The Women’s Champions League starts on Wednesday as Chelsea and Manchester City join qualifiers Glasgow City in the last 32 of the competition.
Holders – and seven-time winners – Lyon and last season’s runners-up Wolfsburg are among those to enter at this stage.
Each tie is played over two legs, with the first two rounds seeded before an open draw from the quarter-finals.
No British side has reached the final since 2007 with Arsenal going furthest last season, losing in the last eight.
BBC Sport assesses the British teams’ prospects and profiles the other sides to watch.
Chelsea (v Benfica – 9 & 16 December)
- Champions League 2019-20: Did not qualify
- Furthest reached in competition: Semi-finals (2017-18, 2018-19)
- Women’s Super League position: 3rd (1st in 2019-20)
Emma Hayes’ Chelsea are back among the European elite after winning last season’s curtailed Women’s Super League title on a points-per-game ratio.
They disappointingly failed to qualify last season but reached the last four of the competition in the previous two campaigns, narrowly losing 3-2 on aggregate to dominant force Lyon in 2018-19.
In this season’s last 32, Chelsea take on unseeded Portuguese champions Benfica, who are making their Champions League debut after coming through qualifying and will host the first leg in Lisbon.
With Australia superstar forward Sam Kerr now settled and scoring, and having signed arguably Europe’s best player in Denmark captain Pernille Harder, Chelsea will be expected to go through without too much trouble and at least equal their best performance in the competition.
Manchester City (v Gothenburg – 9 & 16 December)
- Champions League 2019-20: Last 16 (lost to Atletico Madrid)
- Furthest reached in competition: Semi-finals (2016-17, 2017-18)
- WSL position: 4th (2nd in 2019-20)
Manchester City will hope to finish their Champions League campaign in the same place where they start it on Wednesday – the Swedish city of Gothenburg, which will also host the final in May.
Having reached the last four of the competition in 2016-17 and 2017-18 – losing to eventual winners Lyon on both occasions – they have been unfortunate to draw Spanish giants Atletico Madrid in the early rounds of each of the past two seasons and suffer elimination.
But Gareth Taylor’s side have strengthened significantly, re-signing BBC’s Women’s Footballer of the Year Lucy Bronze, as well as adding fellow England full-back Alex Greenwood and US World Cup-winning midfield pair Rose Lavelle and Sam Mewis.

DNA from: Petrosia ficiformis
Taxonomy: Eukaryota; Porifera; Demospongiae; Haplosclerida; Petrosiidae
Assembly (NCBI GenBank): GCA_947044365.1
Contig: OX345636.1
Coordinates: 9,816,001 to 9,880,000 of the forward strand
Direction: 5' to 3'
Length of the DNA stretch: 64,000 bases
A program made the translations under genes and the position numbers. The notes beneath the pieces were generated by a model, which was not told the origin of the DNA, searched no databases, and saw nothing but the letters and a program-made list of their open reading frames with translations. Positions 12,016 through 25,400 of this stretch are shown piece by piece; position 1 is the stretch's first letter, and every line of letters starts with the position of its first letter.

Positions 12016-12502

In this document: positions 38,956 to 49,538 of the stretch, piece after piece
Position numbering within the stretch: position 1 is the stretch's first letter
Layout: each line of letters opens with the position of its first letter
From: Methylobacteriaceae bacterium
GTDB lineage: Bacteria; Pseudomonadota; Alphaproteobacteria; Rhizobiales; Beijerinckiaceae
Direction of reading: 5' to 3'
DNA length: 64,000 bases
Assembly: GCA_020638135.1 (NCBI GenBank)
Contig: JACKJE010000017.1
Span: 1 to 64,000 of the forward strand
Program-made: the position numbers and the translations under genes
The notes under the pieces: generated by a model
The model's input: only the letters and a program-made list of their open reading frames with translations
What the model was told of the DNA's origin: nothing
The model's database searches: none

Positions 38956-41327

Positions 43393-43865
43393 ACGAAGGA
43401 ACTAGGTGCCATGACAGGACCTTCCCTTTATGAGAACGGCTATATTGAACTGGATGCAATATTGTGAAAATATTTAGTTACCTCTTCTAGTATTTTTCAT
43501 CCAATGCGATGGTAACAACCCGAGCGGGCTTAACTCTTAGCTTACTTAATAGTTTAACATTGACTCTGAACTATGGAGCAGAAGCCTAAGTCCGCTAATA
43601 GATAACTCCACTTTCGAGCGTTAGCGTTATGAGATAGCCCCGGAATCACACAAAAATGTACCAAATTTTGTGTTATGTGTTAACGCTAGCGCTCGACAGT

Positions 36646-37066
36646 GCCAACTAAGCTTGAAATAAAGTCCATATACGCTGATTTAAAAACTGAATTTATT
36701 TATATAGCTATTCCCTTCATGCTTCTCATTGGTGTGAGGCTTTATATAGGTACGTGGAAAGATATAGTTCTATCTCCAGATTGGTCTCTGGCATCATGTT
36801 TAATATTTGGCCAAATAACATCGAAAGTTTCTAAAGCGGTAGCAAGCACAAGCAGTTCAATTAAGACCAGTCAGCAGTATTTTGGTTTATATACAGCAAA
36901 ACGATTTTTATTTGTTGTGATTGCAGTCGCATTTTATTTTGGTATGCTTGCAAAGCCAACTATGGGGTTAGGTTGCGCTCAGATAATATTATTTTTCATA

They are fourth in the WSL after an inconsistent start to the campaign but should have too much quality for last 32 opponents Gothenburg and, like Chelsea, will be expecting to go deep in the competition this season.
Glasgow City (v Sparta Prague – 9 & 16 December)
- Champions League 2019-20: Quarter-finals (lost to Wolfsburg)
- Furthest reached in competition: Quarter-finals (2014-15, 2019-20)
- Scottish Women’s Premier League position: 1st (1st in 2019-20)
Scottish champions Glasgow City may not have the household names of their English counterparts but, against the odds, they reached the last eight in 2019-20 before a humbling 9-1 defeat by eventual runners-up Wolfsburg.
They had to come through two rounds of qualifying to reach this stage – needing penalties to overcome Irish side Peamount and Valur, of Iceland – and have a handy knack of hanging in there to get the job done.
Glasgow, like Chelsea and Manchester City, are seeded in the last 32 and face Czech side Sparta Prague, with the perceived advantage of being at home in the second leg.
With many clubs across Europe investing heavily in their squads it feels a big ask for them to repeat their Champions League heroics of last season, but they have the winning habit domestically – with 13 consecutive titles – and have the ability to pull off a shock.
Who else to look out for?
You have to start with Lyon, who have won the past five Champions League titles and have been French champions for the past 14 seasons.
They are showing no signs of a decline, with a spine of France centre-back Wendie Renard, Germany midfielder Dzsenifer Marozsan and Norway striker Ada Hegerberg, and England’s Nikita Parris also a handful in attack.
But Lyon are not quite unbeatable – last month their 80-game unbeaten streak was ended as they fell to their first defeat in Division 1 Feminine in almost four years at the hands of Paris St-Germain, who must therefore also be in the reckoning.
Two-time winners Wolfsburg have been runners-up in three of the past four seasons but have been dented by the departure of star player Harder and are currently second in the German league below fellow contenders Bayern Munich, while Barcelona won their first Spanish title in five years last season and will expect to at least reach the last four again, having done so on four occasions – and gone on to the final in 2018-19 before losing to Lyon.